A tatty fin de siècle glamour characterizes the former: marbled books lent by The Court Theatre, Denmark, are lit by a pendulous bronze chandelier from Schwartz’s ‘archive’, an object she spent a childhood beneath at her grandmother’s dinner table. 

The descent into the auditorium, soundtracked by Louise Alenius’s pensive composition of pizzicato violin over fragile droning pedal notes, brings into visibility Schwartz’s invisible subject: theatre prompters, the ordinarily unseen mnemonics mediating between the actor and the audience. 

Foregrounded by the ethno-poetic video installation that lends the exhibition its name, the stories of these prompters – their voices heard, their bodies never seen – expound a professional yet deeply humane ethics of dependency. Reflecting on empathy, inattention and states of readiness, the prompters become a universal figure for the encounter between self and others, human and non-human, in the performance of life. ‘He depended on my every word,’ one prompter explains, and suddenly the film becomes a profound meditation on love.

Peter Lanyon, Glide Path, 1964, oil and plastic on canvas, 1.5 × 1.2 m. Courtesy the Courtauld, London, and Whitworth Art Gallery, Manchester

Peter Lanyon, Glide Path, 1964, oil and plastic on canvas, 1.5 × 1.2 m. Courtesy the Courtauld, London, and Whitworth Art Gallery, Manchester

Peter Lanyon, Glide Path, 1964, oil and plastic on canvas, 1.5 × 1.2 m. Courtesy the Courtauld, London, and Whitworth Art Gallery, Manchester

‘Soaring Flight: Peter Lanyon’s Gliding Paintings’
The Courtauld Gallery

15 October 2015 – 17 January 2016

One only really feels bemused by those early-millennial artists who sought to blur fact and fiction when one’s beliefs about them are revealed to be incorrect. This was the first shock of the recently closed ‘Peter Lanyon’s Gliding Paintings’ exhibition at the Courtauld Gallery: some years ago, as she introduced the poet W.S. Graham’s plaintive paean to Lanyon, ‘The Thermal Stair’ (1970), on BBC Radio 4, I’m sure I heard Tacita Dean say that the painter-glider flew out to sea one day never to return. Cornwall’s own proto-Bas Jan Ader, I’d imagined him, not as Graham does, soaring ‘Over Lanyon Quoit and the circling stones standing / High on the moor over Gurnard’s Head’, but out there over the Atlantic forevermore. 

It’s interesting how I know more about that story than the triage of paintings Lanyon made between 1959, when he began gliding, and 1964, when he died of complications in hospital as the result of a botched landing. A glider’s-eye-view revitalized his painterly language. The early paintings are denser, the line between land and sea discernible through whorling colour currents. Weather systems were for Lanyon what musicality was for earlier continental abstract painters. The exhibition’s final pared-back painting is thrillingly austere, a refinement that seems to depart from land altogether. Except he never did; among the paintings on display at the Courtauld are messy assemblages of studio off-cuts, dust and shit, the lowly surplus of labour and poignant reminders of terrestrially.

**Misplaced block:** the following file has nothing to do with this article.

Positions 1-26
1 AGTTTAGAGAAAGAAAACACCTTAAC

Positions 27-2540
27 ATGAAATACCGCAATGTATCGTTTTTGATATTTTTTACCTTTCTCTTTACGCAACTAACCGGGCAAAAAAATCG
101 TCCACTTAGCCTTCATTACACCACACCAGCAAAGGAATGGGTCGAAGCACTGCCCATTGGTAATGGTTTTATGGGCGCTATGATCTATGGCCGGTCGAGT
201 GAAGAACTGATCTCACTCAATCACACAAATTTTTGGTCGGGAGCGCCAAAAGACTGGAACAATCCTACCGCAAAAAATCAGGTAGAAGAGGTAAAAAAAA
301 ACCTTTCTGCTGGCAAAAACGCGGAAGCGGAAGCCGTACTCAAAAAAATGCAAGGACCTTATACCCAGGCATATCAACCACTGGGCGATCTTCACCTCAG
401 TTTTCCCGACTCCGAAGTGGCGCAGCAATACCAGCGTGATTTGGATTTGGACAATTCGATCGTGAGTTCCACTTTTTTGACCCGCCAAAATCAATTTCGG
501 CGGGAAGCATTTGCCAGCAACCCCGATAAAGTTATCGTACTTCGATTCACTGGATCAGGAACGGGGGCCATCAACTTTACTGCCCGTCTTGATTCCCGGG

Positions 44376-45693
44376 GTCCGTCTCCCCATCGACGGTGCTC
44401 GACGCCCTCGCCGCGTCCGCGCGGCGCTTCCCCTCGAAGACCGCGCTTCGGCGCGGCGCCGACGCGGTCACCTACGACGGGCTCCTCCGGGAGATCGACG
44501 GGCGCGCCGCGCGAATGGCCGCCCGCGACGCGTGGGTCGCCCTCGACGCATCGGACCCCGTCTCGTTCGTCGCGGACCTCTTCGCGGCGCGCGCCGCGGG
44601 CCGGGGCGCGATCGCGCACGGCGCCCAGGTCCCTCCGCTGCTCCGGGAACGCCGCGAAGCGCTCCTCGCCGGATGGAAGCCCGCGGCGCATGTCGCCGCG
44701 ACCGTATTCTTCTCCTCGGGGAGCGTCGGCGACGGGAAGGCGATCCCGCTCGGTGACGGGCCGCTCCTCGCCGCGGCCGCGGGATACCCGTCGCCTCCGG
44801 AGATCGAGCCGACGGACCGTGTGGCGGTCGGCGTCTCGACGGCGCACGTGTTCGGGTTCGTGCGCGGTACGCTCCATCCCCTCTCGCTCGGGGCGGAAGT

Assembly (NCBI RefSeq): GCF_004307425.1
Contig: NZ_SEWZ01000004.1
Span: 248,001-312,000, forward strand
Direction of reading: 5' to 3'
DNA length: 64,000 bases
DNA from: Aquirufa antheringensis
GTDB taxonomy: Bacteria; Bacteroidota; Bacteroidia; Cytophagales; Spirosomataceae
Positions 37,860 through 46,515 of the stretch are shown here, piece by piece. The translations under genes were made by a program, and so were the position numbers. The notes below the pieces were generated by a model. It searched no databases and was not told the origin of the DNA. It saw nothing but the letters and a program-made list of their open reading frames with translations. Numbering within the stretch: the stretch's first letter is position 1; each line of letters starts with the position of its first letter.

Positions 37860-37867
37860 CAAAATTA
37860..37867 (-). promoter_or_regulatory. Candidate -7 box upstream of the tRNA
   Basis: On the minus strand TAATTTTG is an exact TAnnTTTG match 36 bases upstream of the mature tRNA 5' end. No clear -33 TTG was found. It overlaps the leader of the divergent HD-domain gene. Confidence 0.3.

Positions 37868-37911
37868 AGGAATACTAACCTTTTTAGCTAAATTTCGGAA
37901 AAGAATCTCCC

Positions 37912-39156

Rana Hamadeh, The Sleepwalkers, 2016, film stills. Courtesy the artist and The Showroom, London

Rana Hamadeh, The Sleepwalkers, 2016, film stills. Courtesy the artist and The Showroom, London

Rana Hamadeh, The Sleepwalkers, 2016, film stills. Courtesy the artist and The Showroom, London

Rana Hamadeh, ‘The Sleepwalkers’
The Showroom

27 January – 19 March

Last year, Lebanese artist Rana Hamadeh’s installation ‘The Fugitive Image’ was one of four solo presentations at Nottingham Contemporary collectively titled ‘Alien Encounters’ (Danai Anesiadou, another to contribute, is currently showing a version of her work at Wilkinson gallery). There, The Sleepwalkers (2014–16) was installed as a film-in-progress alongside the same set, props and models that were used during its production in the on-site studio; at The Showroom these effects are condensed, oriented around the forceful presence of the finished video work.

Shot in two acts and counter-intuitively finishing with the prologue, Hamadeh’s vaudevillian production re-stages and re-scripts an American journalist’s account of the confessions of Raya and Sakina, the first females to be sentenced to death by an Egyptian court in 1921. Part of a gang who murdered prostitutes, the pair were repeatedly cast in films as feminine monstrosities, symptomatic of the rising feminization and moral decline under British colonial rule, just prior to the country’s independence in 1922.

According to the journalist’s account, a whirling dervish sent into the sisters’ cell elicited their confession by inducing a psychedelic state and periodically dropping evidence at their feet – an affective state Hamadeh’s film seeks to produce in the viewer. With the various props, which embody and articulate an entangled vocabulary of colonialism elaborated upon in corresponding wall texts, we’re left feeling the complexity of these women’s histories, beyond any spectacular simplifications.

Jonathan P. Watts is a contemporary art critic based in London.